This shows how explosive an issue the question here treated was for the revolution of 1917. These facts themselves are an illustration of what has been expounded above. They show that even in 1917, contrary to what the Bolsheviks had expected, the question of the village commune had by no means disappeared. The requirements of the practice induced also Lenin to give in with regard to that question and to accept a programme different to what he had originally planned.
But this does not, of course, mean that we can dispense with an analysis of certain errors and wrong approaches when examining essential, fundamental aspects of the revolution and its perspectives. And it goes without saying that such analysis is necessary even if the criticized approaches were corrected in certain pressing situations. The further development of the revolution, the utilization of the centuries-old tradition of the communal solidarity of the peasants, which obviously played a great role in further concepts of the revolution - to treat all this in detail is a task to be tackled in further articles. Anyway, the present article could not but provide a first lead-in to reflections on the topic. This must be continued.
I think that much further time will have to be devoted to this problem since it is so far-ranging a subject that it cannot nearly be dealt with by one single person within two years. Even in the past scholars were arguing about some aspects of these questions but did not come to any solution. Then, for some time, these questions tended to be neglected, there was not much meticulous fundamental research. Time and again there were articles trying to elaborate on one or the other aspect of the question. Some went so far as to deny the Soviet Revolution altogether because of this or that mistake they detected, others simply tried to evade the question - as was done to a considerable degree by the official historiography of the Soviet Union - or to approach it thus that the Soviet Revolution was virtually a priori right.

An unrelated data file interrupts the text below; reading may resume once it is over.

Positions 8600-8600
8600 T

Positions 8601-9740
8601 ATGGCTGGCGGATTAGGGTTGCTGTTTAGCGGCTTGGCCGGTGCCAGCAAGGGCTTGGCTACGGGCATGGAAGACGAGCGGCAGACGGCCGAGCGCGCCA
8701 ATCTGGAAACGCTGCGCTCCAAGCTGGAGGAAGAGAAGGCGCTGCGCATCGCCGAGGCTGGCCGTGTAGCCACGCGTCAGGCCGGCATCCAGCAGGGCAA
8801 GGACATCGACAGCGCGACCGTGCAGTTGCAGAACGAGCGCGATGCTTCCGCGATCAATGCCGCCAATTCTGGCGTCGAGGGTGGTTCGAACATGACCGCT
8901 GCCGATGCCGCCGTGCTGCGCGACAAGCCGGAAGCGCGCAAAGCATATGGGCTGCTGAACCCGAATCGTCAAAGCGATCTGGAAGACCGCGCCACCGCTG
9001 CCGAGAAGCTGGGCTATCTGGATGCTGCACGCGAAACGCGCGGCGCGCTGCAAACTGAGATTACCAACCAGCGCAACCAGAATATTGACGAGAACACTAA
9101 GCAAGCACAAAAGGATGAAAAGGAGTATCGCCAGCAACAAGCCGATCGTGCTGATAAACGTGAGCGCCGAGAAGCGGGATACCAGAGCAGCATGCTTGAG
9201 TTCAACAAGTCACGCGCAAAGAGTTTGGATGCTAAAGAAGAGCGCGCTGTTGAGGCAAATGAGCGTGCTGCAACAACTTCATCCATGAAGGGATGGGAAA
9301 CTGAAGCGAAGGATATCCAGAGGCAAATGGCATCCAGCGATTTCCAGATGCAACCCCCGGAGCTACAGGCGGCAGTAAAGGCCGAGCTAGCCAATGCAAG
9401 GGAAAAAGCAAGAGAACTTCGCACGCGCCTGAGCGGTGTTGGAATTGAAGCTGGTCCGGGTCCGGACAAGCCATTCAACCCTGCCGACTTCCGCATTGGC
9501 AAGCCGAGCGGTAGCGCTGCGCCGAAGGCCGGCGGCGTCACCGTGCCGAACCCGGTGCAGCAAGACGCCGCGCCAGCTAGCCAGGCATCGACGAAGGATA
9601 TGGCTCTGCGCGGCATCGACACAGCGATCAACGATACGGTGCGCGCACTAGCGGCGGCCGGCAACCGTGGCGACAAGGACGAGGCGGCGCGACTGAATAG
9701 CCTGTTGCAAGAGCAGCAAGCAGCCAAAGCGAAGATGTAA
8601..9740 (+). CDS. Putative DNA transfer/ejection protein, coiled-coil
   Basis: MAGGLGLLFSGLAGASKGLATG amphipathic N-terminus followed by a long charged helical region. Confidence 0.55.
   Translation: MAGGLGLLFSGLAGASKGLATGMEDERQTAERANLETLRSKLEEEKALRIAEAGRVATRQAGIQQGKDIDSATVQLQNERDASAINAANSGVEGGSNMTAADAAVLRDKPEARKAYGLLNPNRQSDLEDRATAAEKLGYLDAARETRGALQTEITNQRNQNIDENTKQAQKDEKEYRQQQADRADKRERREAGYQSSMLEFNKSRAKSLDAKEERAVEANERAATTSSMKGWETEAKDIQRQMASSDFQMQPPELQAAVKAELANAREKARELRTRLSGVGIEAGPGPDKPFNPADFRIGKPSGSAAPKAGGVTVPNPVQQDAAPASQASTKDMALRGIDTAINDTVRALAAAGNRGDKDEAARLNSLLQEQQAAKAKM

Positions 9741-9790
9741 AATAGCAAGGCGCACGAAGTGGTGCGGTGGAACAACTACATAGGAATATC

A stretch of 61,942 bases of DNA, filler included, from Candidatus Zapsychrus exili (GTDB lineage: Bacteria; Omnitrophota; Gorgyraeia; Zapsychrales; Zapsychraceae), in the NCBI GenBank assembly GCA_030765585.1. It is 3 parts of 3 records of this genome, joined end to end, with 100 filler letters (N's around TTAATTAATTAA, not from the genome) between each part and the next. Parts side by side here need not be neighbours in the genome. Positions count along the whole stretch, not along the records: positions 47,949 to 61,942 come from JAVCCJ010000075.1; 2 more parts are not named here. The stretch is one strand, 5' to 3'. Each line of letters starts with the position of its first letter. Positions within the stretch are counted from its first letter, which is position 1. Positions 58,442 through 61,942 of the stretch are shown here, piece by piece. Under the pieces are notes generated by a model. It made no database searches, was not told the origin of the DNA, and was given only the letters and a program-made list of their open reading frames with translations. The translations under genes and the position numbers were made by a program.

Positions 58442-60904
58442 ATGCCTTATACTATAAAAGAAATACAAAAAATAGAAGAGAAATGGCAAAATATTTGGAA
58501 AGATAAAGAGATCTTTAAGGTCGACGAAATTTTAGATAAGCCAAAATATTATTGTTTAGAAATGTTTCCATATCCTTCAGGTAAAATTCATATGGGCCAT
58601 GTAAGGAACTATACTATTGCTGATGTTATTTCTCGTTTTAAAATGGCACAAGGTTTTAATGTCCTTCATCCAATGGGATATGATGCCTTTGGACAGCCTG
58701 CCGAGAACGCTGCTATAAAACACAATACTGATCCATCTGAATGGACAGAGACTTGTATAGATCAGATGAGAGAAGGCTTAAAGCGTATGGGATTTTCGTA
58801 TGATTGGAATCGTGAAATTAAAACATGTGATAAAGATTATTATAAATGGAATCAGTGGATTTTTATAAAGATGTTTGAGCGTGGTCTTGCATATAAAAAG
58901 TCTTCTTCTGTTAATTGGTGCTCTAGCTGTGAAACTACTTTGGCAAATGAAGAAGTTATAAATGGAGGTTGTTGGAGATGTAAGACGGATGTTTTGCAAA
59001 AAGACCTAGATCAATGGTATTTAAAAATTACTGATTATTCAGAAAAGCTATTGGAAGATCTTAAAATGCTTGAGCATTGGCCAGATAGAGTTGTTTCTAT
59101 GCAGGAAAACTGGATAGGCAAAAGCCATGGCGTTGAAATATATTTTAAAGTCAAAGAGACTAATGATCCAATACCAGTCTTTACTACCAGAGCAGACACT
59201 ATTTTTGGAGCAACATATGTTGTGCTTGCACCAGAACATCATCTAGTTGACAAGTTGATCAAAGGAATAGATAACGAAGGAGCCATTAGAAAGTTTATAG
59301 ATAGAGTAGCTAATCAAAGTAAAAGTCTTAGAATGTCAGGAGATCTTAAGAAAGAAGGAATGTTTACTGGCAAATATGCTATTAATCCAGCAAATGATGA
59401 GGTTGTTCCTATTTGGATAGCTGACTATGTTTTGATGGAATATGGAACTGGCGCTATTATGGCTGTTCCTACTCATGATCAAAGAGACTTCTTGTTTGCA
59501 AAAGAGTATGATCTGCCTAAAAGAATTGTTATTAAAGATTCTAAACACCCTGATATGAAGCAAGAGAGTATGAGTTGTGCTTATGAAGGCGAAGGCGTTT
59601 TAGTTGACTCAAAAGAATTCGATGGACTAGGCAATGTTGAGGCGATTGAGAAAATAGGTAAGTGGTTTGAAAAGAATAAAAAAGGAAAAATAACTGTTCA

These approaches are wrong. It must rather be comprehended that as significant a revolution as that of the Soviet Union cannot be completely denied, that its historical successes must be recognized, but also its weaknesses, that one must see it in relative terms and cannot go on adopting its principles in such a way - principles which were once developed in the past - as if there was nothing to check and nothing to reflect upon.

It must thus be emphasized that the October Revolution itself was carried out in connection with accepting demands made by the village commune. Lenin himself was convinced that the adoption of the programme of the Socialist-Revolutionaries in the Land Decree of the October Revolution played a decisive role for winning over the majority of the masses. The Socialist-Revolutionaries, whose programme we have not made our task to criticize in detail but among whose essential characteristic features was the formal recognition of certain aspects of the village commune, had drawn up an agrarian programme which appealed to the majority of the population, namely the peasantry, and this programme was adopted. This is in itself a confirmation of the elaborations made in the present text on the subject of the Russian Revolution and on the importance the question of the village commune had in Russian history, and it is also an indirect confirmation of the question being of transcending importance for us, which has been the starting point of the present article: the question of civilization.